Joe the Cop on 09.20.10 at 2:43 PM
When the police shoot and kill someone, the aftermath can take on the aspect of urban kabuki theater. There seems to be a script, and soon enough the actors all step forward to play their role in the ritualized drama.
The case of George Lash, shot on the CTA Red Line by Chicago Police officers this weekend, provides a perfect illustration.
Allow me to present what I call the "ghetto shooting template". It's a short and very predictable outline for this type of story.
Step 1: A young black man with a healthy arrest record is shot and killed by the police; according to police he was armed at the time and threatening officers.
Step 2: "Witnesses" come forward, but only to the media--they won't talk to investigators, and say the dead man was either unarmed, handcuffed or surrendering. I haven't seen it yet in this story, but often you'll see some variation of the phrase "how come they got to do him like that" or "they didn't have to shoot him down like a dog".
Others will simply opine, as did Chitara Lockhart, that the police didn't have "...a right to shoot the man...They should have locked him up, not shot him." Urban experts like Chitara never seem to explain exactly how that tricky, locking-up part should go.
Other "witnesses", like Andrew Mims, will describe events in vivid detail:
"The lady just whipped it out like the Wild, Wild West and shot him five times...The guy was helpless and already subdued."
Mims goes on to say that he will not share his observations with police investigators, after he acknowledges his own "run-ins with law enforcement."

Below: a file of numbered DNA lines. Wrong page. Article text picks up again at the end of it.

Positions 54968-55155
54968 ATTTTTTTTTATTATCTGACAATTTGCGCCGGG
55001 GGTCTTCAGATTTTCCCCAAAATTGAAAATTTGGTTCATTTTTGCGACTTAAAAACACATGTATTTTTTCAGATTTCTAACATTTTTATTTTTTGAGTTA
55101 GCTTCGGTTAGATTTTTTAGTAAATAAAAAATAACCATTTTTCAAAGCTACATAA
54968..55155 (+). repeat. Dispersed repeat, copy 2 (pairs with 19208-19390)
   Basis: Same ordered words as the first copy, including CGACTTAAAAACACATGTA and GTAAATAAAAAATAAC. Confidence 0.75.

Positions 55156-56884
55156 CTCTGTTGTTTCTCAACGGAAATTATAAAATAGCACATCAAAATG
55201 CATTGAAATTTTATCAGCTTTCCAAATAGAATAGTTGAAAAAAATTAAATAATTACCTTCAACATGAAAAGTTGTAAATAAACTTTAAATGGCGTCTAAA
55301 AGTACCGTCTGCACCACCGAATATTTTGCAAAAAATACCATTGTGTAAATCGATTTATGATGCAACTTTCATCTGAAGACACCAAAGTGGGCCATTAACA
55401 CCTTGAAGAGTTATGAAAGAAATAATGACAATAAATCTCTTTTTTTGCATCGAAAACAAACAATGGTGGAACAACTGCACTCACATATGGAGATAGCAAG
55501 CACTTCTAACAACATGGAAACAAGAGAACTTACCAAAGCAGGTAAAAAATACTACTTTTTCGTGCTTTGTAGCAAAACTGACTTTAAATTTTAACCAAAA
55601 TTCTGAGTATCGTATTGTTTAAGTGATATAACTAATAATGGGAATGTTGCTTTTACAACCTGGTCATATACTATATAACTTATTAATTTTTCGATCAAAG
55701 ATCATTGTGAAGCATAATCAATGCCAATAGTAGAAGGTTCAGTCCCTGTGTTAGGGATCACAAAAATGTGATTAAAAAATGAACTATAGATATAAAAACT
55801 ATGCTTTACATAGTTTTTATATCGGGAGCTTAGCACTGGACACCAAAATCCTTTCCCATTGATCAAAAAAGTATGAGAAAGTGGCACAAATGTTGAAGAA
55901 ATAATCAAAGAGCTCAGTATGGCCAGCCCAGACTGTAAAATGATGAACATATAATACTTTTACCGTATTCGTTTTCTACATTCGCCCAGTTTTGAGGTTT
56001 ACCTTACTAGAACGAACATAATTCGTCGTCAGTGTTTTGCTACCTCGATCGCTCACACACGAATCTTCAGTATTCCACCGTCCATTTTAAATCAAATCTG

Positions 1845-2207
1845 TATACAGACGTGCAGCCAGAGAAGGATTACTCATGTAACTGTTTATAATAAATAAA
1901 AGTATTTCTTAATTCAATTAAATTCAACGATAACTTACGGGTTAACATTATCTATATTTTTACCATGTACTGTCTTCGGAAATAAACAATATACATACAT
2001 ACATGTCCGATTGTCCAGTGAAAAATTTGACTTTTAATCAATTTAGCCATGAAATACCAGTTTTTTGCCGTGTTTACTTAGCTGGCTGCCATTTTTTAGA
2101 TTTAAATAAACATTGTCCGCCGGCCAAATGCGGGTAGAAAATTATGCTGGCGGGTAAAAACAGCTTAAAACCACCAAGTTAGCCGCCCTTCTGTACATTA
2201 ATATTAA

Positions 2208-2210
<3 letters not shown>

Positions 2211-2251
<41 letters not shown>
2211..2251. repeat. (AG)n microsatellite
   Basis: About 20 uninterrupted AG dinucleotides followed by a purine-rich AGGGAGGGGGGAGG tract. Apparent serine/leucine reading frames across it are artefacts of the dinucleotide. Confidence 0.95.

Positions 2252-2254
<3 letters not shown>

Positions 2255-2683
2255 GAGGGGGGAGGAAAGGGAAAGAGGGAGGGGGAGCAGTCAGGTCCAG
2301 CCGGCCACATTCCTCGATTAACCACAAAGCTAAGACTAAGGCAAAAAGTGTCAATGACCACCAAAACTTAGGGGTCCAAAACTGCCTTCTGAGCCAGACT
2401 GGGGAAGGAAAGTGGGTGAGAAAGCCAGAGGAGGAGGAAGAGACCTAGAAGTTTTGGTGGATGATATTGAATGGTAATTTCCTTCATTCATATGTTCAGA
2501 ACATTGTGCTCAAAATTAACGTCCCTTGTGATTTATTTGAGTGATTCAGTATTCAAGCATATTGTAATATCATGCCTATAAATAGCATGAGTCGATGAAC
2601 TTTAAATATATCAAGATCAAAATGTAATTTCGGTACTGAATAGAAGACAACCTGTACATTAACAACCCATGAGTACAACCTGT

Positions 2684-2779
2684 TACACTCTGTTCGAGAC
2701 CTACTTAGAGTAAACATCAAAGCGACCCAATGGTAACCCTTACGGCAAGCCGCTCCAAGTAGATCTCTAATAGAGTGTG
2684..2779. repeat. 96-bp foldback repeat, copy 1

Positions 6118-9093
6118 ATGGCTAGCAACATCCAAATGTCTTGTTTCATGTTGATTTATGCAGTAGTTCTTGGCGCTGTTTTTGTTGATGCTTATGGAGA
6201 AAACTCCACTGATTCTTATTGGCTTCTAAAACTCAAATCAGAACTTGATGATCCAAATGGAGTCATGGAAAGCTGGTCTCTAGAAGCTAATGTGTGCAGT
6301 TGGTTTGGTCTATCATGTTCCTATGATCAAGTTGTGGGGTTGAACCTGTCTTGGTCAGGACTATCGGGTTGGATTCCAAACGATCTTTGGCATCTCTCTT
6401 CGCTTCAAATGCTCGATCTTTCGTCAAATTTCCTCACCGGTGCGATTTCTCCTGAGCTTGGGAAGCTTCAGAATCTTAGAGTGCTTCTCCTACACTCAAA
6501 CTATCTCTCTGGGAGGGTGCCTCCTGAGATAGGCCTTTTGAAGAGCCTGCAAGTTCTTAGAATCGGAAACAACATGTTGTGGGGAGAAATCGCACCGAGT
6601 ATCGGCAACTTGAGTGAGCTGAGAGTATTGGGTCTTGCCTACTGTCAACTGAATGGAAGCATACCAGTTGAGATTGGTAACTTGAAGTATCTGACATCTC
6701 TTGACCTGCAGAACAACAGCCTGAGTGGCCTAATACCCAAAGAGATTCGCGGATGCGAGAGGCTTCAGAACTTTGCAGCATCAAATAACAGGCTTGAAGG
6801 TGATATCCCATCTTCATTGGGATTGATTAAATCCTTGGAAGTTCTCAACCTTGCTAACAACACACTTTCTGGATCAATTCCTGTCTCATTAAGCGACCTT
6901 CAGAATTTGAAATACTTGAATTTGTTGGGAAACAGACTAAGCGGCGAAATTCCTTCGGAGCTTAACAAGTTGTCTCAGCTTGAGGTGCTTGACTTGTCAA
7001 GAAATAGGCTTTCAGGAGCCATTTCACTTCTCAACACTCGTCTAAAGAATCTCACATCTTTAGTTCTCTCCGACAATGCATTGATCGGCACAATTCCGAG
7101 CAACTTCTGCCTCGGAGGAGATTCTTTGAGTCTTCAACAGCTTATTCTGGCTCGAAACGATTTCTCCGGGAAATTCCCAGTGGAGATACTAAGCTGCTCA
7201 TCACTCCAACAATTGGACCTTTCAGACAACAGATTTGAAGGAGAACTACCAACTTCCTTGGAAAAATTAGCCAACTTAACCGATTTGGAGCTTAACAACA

The media does its part to push the trigger-happy cop narrative by repeatedly referring to the dead man as a "teen" and running what appears to be an 8th grade graduation photo of the deceased. I suggest that his last few arrest photos would be a more accurate portrayal.
Step 3: Family members will come forward to describe the deceased as a good person, and the phrase "turning his life around" will appear. This is frequently accompanied by the family member telling of the deceased's plans to return to school. From WGN TV:
"Lash was working on getting his GED, and according to family was trying to get his life together."
From Chicago Breaking News:
He was trying to turn his life around, his brother said. Lash had been kicked out of South Shore High School but was trying to re-enroll at Lincoln's Challenge Academy, an alternative school for "at-risk" students.
"Trying to." Not "had enrolled" or "was enrolled". Nope. What that means was, at moments when Lash was confronted by a more responsible family member, he made vague assurances of someday, possibly, heeding their advice.
Sometimes the family will actually admit they knew the deceased had a gun, but refused to believe he'd actually point it at anyone.
Understand this: family members are absolutely useless when it comes to giving an honest assessment of the criminal activity of the deceased. Unless someone is a complete monster (and sometimes even then) they have family who love them and think they can do no wrong. Street thugs don't show the same face to their family that they show on the street.
Step 4: The family cries for "justice". Which really means, they call a lawyer and file a lawsuit. In some demographic groups, having a family member shot by the police is like winning the lottery. The harsh reality is, George Lash will be a better provider for his family as the subject of a civil lawsuit than he was ever going to be in his adult life. Even if every single review shows that the officers acted justifiably, the City of Chicago will probably cut a check in the tens of thousands of dollars just to make a lawsuit go away.